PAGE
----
Drug lab cleanup is a tricky business. Whether one is tackling the job one’s self or hiring a professional to do it for them, knowing the facts about drug lab cleanup is essential to keeping one’s self safe. From meth labs to any other drug labs there are many things one needs to know when it comes to cleanup.

Hiring Professionals Is the Safest Way to Clean up a Drug Lab

Drug lab cleanup is a daunting task. Beyond it being difficult for a lay person to do, it can be impossible. Most people do not have access to the tools or chemicals needed to properly clean a clandestine drug lab, which is why hiring a professional is the simplest and most effective way to take care of the problem.

Airing Out the Property Is a Must

Before cleaning begins on the property, all doors and windows should be opened and left as such for a period. This will begin the cleaning process as well as help make the air less toxic when the decontamination begins.

Drug Residue Is Everywhere

When cleaning up a drug lab the easy part is equipment removal, but that is not all. If meth or other drugs were made in or around a property, the whole property is contaminated. The Home Ventilation and Cooling (HVAC) System, carpet, drywall, and even subfloor will be contaminated. That is why a professional team should always be hired.

Every State Does Not Regulate Drug Lab Cleanup

Over half the states in the US have some sort of remediation guidelines. One can go online to find out whether one’s state has regulations regarding cleanup.

Some States Do Not Require Disclosure

Less than half of the 50 states require that the knowledge of a former drug lab on a property be disclosed to a seller. This means that in twenty-four states one could purchase a property that was a drug lab and not know.

Disclosure Does Not Always Equal Safe

If a state requires disclosure that means the seller must notify the buyer a drug lab was present on the property. This does not mean that it was decontaminated properly. Some states have no remediation guidelines, so a property may still be dangerous to inhabit. Hiring a company to test the property is the best way to protect one’s self from buying a toxic property.

“Clean” Does Not Mean “No Residual Trace”

In states where drug lab cleanup is regulated, there are set levels deemed as “safe,” but that does not mean there are no traces of the former drug lab. In some states, such as California, 1.5 milligrams per 100 square centimeters is allowed after a drug lab cleanup. Thus, one should do their due diligence and test the property themselves if one has any concerns.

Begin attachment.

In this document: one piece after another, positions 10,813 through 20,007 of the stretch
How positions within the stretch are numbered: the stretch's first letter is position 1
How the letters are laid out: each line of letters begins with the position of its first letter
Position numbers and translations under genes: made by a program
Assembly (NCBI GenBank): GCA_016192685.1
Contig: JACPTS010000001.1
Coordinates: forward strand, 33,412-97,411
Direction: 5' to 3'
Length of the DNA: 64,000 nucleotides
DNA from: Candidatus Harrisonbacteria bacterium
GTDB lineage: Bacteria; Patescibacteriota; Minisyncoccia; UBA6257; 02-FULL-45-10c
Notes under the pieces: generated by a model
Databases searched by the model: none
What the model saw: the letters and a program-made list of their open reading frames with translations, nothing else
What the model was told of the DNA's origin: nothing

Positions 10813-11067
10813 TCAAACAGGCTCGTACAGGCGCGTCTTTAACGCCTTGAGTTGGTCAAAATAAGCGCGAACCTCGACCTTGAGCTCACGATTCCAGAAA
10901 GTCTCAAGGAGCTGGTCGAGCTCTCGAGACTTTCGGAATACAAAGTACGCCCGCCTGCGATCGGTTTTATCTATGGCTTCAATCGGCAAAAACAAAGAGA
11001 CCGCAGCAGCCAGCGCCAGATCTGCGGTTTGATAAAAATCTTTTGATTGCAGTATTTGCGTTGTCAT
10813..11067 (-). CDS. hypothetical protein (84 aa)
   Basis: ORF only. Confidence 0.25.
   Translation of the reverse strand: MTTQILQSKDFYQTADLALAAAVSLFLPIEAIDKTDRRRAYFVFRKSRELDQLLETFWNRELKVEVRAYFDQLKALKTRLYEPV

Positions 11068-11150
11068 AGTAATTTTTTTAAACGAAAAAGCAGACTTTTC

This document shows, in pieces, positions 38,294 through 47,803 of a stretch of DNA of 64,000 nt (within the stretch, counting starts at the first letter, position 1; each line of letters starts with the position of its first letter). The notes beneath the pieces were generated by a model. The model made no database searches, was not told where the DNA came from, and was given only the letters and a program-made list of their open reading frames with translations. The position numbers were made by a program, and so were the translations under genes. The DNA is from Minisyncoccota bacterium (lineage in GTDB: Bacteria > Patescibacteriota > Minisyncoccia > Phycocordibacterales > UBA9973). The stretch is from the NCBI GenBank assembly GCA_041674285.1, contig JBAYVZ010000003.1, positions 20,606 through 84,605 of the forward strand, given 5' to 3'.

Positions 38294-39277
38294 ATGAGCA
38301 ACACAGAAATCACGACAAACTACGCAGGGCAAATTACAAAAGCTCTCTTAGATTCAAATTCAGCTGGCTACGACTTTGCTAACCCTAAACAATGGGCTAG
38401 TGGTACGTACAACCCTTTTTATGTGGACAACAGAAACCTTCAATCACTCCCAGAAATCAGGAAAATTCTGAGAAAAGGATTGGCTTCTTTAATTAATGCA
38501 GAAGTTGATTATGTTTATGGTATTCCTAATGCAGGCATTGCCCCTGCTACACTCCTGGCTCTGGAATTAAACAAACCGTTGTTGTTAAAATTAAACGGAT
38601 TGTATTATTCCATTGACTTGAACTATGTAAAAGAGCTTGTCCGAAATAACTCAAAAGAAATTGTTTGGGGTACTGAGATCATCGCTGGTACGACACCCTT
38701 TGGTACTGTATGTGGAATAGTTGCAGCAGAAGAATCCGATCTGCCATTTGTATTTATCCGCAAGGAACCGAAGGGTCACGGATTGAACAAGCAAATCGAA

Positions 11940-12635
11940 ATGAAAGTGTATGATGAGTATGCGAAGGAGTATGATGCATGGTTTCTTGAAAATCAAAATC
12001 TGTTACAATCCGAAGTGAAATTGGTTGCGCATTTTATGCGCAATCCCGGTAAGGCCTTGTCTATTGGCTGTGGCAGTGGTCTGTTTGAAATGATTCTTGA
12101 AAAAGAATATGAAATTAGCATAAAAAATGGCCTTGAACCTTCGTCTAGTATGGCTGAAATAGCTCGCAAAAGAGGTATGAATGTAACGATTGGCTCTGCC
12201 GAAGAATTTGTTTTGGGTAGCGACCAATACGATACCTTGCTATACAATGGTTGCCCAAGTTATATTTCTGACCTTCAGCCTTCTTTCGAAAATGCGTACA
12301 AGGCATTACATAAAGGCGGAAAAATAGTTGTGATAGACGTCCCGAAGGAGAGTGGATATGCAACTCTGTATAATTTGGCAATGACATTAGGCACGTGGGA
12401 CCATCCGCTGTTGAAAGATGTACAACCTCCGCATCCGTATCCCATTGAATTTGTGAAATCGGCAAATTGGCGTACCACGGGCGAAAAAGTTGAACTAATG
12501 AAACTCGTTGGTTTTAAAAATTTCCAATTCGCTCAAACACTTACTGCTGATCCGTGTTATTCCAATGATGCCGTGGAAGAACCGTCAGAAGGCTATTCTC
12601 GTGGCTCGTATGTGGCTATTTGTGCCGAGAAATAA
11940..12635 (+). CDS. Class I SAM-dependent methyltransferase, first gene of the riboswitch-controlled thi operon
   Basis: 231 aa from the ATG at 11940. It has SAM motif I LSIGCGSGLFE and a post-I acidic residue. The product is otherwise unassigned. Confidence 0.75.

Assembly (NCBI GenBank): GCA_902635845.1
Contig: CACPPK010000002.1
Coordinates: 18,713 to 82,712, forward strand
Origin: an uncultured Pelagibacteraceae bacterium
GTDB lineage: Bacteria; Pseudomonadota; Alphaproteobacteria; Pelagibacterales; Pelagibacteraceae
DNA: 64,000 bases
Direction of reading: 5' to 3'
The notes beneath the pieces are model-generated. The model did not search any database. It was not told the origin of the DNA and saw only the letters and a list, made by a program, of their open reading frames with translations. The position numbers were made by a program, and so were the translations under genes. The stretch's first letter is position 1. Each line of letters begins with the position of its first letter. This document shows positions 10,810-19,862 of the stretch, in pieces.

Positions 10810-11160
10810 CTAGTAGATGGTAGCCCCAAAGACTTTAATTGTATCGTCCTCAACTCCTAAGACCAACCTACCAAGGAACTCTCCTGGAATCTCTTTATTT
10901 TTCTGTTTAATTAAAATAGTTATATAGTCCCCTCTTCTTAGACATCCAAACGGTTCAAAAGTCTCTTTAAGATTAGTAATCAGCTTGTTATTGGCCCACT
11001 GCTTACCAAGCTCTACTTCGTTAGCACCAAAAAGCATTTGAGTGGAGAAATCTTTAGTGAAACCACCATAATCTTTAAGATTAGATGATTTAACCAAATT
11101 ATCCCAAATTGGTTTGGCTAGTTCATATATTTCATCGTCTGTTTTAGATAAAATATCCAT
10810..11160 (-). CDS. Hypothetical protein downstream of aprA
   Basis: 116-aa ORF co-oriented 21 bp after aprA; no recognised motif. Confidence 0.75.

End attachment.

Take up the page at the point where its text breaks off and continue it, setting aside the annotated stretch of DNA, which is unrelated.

Any Contact with Illegal Drugs Is Dangerous

When performing a cleanup on a drug lab, safety is key. Just because drugs are no longer being made on the property does not mean one is safe. Inhaling chemicals leftover from the process or touching surfaces the drug maker used can be equally bad as taking the drug yourself. Be careful to avoid skin exposure and wear a respirator when in a property that was the site of a clandestine drug lab.

Proper Disposal Is Imperative

If a professional company is hired to clean the property, the owner is all set. If one is attempting self-cleanup, then there are dangers in the improper disposal of waste. Leaving items with drug residue at the curbside for trash pickup is not only dangerous but can be illegal. At the curb, people and animals who come in contact with the trash are susceptible to the harmful effects of residual drug traces. Finding a local landfill and taking the waste there is the proper way to dispose of items from the lab.

Insurance Companies May Help Cover Costs

Many people assume that the drug lab cleanup solely falls onto them, but that is not always the case. If one is the victim of the residual traces of a drug lab, insurance may cover the cleanup and health costs, so long as one is not the person who created the lab. If one is already in the cleanup process, make sure to document every action one’s take, which may help the claim. Contact your insurance company to see if you are covered for drug lab cleanup; it may save you thousands of dollars.


Repainting and Sealing

After the decontamination of the property, surfaces remaining in the property should be painted and/or sealed. It is near impossible for every trace of residue to be removed. Even once a property has been cleaned, tested for residual traces, and deemed safe for habitation, painting and sealing surfaces offers an extra barrier of protection.